The creative industries. Wishu prides itself on being a freelancer hiring marketplace specifically for the creative industries, matching photographers, videographers, graphic designers, illustrators, stylists, editors, content creators and more with the companies that need their skills.
Based in the UK, The Work Crowd is focussed on helping professionals in marketing and communications connect with businesses in the market for these specialist skills.
The business was founded as a response to the need for work flexibility, particularly amongst parents who wanted to keep working without sacrificing time with their families.
The Work Crowd is great for
Marketeers. The platform is built around briefs, freelancers can review and connect with the client to pitch for the work based on your skills and proposal.
Founded in 2018, UnderPinned is focussed on providing freelancers with a platform not only to find work but also to learn how to manage and grow their business.
As a freelancer you have the ability to find and pitch to clients you want to work with, or apply directly to jobs posted on their jobs board.
UnderPinned is great for
Support. For anyone new to freelancing or looking for some extra support UnderPinned provides tools and guidance that will give you the confidence to develop your freelance business.
Founded with a determination to stop exploitation and prevent the bad experiences many freelancers face when trying to get paid for their work, Freelancer Club is focussed on value for freelancers and never promotes unpaid work.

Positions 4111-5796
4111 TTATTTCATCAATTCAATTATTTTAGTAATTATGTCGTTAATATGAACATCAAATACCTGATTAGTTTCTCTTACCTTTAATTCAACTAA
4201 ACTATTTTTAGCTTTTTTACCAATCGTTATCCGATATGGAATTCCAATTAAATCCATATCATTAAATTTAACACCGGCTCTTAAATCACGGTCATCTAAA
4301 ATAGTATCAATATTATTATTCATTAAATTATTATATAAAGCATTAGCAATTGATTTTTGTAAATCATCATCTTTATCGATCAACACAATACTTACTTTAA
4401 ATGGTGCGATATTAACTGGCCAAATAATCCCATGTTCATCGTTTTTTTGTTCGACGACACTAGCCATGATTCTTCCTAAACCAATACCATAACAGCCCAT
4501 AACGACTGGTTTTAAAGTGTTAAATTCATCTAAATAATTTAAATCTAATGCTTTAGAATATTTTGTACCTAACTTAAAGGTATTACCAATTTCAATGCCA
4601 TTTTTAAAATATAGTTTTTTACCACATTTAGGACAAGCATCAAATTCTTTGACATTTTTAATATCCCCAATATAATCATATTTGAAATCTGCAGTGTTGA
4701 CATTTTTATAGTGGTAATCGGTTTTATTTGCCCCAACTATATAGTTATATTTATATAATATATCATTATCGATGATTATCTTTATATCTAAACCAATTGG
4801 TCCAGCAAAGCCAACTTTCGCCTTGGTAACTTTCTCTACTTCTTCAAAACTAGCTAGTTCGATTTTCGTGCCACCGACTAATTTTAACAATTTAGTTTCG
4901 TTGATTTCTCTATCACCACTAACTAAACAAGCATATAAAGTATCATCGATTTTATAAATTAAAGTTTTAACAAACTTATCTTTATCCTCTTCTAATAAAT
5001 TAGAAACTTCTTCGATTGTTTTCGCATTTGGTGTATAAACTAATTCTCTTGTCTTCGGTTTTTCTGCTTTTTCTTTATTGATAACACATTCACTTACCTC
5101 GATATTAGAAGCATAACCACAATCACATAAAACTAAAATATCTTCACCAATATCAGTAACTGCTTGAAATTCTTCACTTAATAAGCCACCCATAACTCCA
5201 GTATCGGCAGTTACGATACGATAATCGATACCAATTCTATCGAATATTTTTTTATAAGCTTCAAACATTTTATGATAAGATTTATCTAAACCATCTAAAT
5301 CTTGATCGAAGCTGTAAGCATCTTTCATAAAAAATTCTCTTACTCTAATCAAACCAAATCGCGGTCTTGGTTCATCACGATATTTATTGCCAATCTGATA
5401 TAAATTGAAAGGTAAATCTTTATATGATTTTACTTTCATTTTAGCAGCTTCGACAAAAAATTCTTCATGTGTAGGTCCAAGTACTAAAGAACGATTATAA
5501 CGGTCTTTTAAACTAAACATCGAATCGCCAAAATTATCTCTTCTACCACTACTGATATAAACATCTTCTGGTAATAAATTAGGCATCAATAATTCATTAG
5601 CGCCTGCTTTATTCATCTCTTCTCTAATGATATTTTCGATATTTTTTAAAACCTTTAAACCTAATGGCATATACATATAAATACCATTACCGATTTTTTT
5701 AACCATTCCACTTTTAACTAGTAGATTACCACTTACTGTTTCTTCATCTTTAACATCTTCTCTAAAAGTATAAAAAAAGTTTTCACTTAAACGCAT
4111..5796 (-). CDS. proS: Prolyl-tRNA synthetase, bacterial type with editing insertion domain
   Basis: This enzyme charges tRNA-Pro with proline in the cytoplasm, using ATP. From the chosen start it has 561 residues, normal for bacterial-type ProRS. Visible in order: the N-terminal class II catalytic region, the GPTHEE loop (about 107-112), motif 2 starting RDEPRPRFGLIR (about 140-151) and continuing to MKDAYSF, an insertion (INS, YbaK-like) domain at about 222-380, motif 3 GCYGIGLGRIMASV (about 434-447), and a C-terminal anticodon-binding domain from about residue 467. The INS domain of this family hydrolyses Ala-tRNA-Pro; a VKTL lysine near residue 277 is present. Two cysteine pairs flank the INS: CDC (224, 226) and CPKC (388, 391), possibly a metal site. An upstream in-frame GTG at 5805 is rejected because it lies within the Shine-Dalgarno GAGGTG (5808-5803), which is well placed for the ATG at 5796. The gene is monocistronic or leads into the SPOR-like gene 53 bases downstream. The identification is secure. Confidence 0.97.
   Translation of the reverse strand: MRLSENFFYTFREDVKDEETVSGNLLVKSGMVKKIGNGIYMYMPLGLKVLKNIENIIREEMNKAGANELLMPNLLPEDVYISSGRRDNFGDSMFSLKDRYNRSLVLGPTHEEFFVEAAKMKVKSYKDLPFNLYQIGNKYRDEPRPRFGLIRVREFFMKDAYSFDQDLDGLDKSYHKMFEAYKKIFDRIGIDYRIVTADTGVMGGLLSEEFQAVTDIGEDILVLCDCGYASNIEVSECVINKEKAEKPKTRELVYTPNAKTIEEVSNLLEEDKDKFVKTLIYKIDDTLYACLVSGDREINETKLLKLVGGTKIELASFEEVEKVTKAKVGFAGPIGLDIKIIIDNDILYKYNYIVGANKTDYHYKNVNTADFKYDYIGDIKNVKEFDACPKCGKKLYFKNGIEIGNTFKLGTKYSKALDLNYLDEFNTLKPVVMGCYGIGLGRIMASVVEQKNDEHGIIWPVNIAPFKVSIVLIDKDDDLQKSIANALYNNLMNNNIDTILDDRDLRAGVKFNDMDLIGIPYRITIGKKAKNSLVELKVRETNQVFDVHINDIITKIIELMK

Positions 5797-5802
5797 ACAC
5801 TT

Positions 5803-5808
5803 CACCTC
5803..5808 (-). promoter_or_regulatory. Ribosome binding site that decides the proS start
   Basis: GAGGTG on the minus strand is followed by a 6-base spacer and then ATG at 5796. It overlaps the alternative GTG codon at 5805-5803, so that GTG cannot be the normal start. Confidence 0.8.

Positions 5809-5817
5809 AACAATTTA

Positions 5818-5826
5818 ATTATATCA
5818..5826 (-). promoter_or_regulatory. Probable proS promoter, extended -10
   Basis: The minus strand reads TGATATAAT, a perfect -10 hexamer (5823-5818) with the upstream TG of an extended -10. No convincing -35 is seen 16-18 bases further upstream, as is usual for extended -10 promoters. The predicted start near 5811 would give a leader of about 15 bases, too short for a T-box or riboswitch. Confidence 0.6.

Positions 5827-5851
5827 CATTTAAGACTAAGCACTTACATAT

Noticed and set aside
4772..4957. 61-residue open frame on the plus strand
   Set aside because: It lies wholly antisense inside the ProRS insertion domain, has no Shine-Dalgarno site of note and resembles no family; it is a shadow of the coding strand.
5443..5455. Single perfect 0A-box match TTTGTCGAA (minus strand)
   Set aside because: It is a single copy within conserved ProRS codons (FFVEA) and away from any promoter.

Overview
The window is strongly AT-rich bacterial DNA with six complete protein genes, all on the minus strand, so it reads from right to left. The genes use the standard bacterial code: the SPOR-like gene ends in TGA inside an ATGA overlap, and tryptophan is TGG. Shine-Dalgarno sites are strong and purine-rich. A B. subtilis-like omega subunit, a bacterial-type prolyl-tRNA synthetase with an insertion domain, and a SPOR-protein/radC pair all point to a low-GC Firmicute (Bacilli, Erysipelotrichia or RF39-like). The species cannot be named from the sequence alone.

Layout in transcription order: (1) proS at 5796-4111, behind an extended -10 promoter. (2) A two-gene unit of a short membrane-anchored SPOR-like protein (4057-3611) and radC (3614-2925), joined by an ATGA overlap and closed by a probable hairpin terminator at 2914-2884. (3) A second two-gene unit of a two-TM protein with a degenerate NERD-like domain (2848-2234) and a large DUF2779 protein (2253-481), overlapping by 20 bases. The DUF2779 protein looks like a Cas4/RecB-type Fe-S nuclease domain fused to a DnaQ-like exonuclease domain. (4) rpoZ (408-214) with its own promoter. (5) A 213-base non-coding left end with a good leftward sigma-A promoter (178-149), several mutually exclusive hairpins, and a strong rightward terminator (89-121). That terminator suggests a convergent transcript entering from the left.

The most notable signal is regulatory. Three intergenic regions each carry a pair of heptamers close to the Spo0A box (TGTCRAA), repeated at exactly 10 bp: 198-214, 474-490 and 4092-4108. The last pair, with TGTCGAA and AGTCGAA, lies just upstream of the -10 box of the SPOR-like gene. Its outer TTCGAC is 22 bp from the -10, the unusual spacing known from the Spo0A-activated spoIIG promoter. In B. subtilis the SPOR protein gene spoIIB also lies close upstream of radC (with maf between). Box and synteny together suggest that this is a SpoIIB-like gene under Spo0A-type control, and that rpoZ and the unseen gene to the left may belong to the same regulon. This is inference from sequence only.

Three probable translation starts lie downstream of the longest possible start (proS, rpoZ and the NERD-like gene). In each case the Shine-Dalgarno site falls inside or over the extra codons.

The platform has a community focus and allows creators to showcase their portfolio and collaborate or find individual jobs.
The Freelancer Club is great for
Ethics. Freelancer Club is driven by fair payments, diversity and inclusion to benefit both freelancers and clients.
With the aim of connecting creatives with paid work in the music industry, the platform is geared towards videographers, animators, designers and photographers.
Built around briefs that can come from musicians, artist management and record labels (commissioners) freelancers can view and pitch to work on these projects.
Creative Commission is great for
Creators. With a broad array of creative project briefs across a range of budgets Creative Commission allows creators to find flexible opportunities to work.
With a global network of over 400,000 freelancers in more than 190 countries, Twine allows businesses to connect with freelancers outside of their local networks.
But if there's a requirement for freelancers in a specific country or city, companies can specify a location too.
Twine is great for
Diversity. Twine is designed for businesses that are prioritising diversity, helping hiring managers reach groups that are under-represented within their organisations.
If you’re currently working as a freelancer or just setting up it’s typically a good idea to consider professional indemnity and public liability insurance, even if you’re working solo remotely. You may also require other covers depending on your industry or circumstance.
If you’re in the market for freelancers’ insurance and you’re not sure where to start, our quote builder can guide you to your appropriate covers. Simply click ‘Start your quote’ and go from there. If you get stuck, our friendly team are ready to help via web chat, phone or email.
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This content has been created for general information purposes and should not be taken as formal advice. Read our full disclaimer.